Arizona v Johnson (2009) 129 S.Ct. 781
Date of Judgment: January 26, 2009
In 2002, Lemon Montrea Johnson was the passenger in the backseat of a car stopped for a traffic violation. Johnson was charged with; inter alia, possession of drugs and possession of a weapon by a felon. These items were discovered during a protective pat-down search of Johnson. Johnson was convicted by the trial court. Johnson argued that his conviction should be overturned because the trial court was in error by denying his motion to suppress the evidence. He argued that he had been unlawfully “seized” because being a passenger in a vehicle does not automatically constitute “seizure.” He furthered argued that even if he had been “seized,” that by the time Officer Trevizo searched him he was no longer “seized” as their conversation had become consensual. Furthermore, the evidence should not be considered because the search violated his Fourth Amendment rights and because the officer had no reasonable suspicion that criminal activity was occurring as mandated by Terry v Ohio. On September 10, 2007, the Arizona Court of Appeals overturned the conviction. The court concluded that Trevizo had no right to pat Johnson down even though she believed he was armed and dangerous. The court held that Johnson, although legally detained, had evolved into consensual conversation with officer Trevizo regarding his gang affiliation. This conversation was not connected to the traffic stop of the driver; therefore, the officer may not conduct a pat-down without reasonable cause to believe that “criminal activity may be afoot.” On appeal to the United States Supreme Court, the state argued that police officers should have the right to conduct a pat-down search if they believe the person may be armed and dangerous. On June 23, 2008 the United States Supreme Court granted the State’s petition for a writ of certiorari. The question presented in this case is do police officers have the authority to “stop and frisk” a passenger in a motor vehicle temporarily detained upon police detection of a traffic infraction on the basis they believe the person may be armed and dangerous, even when there is no reasonable suspicion of criminal activity? The Supreme Court decided that yes an officer’s reasonable belief that a person is armed and dangerous is sufficient for performing a pat-down search. They established that a Terry “stop” is met when police lawfully detain a vehicle and its occupants on a traffic violation. The police do not have to believe anyone in the vehicle is involved in criminal activity. A Terry “frisk” is justified if police reasonably believe the person may be armed and dangerous. Although this case is based on conditions of a traffic stop, one has to wonder if this will open the door to intrusive searches by officers in varying situations. FACTS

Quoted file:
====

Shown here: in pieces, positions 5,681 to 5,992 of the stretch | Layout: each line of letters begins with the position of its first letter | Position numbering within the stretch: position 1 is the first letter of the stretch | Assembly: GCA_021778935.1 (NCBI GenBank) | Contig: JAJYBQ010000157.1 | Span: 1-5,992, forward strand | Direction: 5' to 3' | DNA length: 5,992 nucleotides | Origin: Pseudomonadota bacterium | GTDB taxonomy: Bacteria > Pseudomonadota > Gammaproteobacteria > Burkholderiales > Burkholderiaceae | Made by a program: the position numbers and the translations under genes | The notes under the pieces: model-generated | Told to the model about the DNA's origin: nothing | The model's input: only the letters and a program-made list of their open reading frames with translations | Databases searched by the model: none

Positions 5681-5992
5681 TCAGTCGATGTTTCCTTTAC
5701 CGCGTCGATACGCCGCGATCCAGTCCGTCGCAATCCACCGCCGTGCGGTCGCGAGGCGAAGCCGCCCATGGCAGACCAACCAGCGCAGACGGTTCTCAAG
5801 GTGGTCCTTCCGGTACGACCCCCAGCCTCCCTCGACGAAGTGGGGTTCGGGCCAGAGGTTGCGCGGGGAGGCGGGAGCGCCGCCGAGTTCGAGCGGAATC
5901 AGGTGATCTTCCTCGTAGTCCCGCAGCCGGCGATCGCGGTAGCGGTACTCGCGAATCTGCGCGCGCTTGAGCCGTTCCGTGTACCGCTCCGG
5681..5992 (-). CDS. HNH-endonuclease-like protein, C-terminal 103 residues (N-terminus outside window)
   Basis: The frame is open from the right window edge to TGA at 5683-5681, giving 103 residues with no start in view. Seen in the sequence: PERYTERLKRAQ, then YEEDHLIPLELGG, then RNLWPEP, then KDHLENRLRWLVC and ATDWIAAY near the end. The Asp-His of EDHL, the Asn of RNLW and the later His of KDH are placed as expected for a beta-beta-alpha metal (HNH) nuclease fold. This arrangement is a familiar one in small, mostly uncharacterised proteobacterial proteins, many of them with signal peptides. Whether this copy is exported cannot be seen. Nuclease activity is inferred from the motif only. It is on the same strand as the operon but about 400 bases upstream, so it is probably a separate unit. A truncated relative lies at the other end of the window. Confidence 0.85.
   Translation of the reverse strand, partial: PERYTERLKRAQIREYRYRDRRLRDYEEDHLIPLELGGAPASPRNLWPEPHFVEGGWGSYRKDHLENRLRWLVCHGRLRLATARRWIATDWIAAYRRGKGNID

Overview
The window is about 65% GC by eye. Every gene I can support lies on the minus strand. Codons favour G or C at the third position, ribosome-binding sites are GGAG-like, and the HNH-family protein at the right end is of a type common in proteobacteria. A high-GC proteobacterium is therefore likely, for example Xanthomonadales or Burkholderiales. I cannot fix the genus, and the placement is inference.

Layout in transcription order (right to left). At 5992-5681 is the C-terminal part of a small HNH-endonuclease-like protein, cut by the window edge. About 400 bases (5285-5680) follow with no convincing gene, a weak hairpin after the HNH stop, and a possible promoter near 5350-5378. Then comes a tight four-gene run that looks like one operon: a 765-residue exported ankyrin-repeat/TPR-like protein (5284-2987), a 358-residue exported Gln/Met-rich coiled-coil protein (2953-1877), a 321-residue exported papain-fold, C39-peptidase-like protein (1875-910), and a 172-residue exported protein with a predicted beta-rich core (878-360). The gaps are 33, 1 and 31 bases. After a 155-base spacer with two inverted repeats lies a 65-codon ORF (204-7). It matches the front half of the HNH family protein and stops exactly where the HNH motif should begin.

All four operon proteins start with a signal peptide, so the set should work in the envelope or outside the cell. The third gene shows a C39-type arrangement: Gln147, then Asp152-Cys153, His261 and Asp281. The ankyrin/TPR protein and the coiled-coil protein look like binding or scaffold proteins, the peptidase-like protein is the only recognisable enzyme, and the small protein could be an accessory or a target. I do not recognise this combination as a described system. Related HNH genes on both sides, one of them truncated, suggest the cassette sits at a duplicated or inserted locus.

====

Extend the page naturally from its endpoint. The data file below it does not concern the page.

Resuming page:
On April 19, 2002, Officer Maria Trevizo and Detectives Machado and Gittings, members of Arizona’s gang task force, were patrolling in the Tucson neighborhood Sugar Hill, an area associated with the Crips gang. Around 9 p.m., they pulled over a vehicle after a license plate check revealed its registration had been suspended for mandatory insurance law. The vehicle had three occupants, the driver, a passenger in the front seat, and Lemon Montrea Johnson, respondent, in the back seat. At the time of the stop, the officers had no reason to suspect anyone in the vehicle of criminal activity. The officers walked toward the car. Machado told the occupants to keep their hands in sight. He inquired if there were any weapons in the vehicle, all three said no. Machado instructed the driver to get out of the car. Gittings talked to the front seat passenger, who remained in the vehicle throughout the duration of the traffic stop. Machado interviewed the driver regarding the insurance and registration. Trevizo dealt with Johnson. As Officer Trevizo approached the vehicle, she noticed...
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